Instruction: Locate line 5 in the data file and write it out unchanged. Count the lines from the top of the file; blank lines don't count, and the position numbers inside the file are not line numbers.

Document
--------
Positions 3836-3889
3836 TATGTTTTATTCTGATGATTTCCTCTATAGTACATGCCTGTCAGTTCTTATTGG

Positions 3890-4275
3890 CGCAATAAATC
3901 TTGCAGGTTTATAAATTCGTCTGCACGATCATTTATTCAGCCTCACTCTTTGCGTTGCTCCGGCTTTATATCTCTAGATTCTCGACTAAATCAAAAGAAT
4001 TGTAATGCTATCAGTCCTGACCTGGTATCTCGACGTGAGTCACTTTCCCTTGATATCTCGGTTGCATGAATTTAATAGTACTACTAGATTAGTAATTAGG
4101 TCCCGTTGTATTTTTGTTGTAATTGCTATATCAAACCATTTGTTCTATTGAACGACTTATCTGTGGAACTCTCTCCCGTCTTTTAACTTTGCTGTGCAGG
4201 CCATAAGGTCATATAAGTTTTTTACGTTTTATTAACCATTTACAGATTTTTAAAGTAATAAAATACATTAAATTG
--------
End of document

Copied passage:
3901 TTGCAGGTTTATAAATTCGTCTGCACGATCATTTATTCAGCCTCACTCTTTGCGTTGCTCCGGCTTTATATCTCTAGATTCTCGACTAAATCAAAAGAAT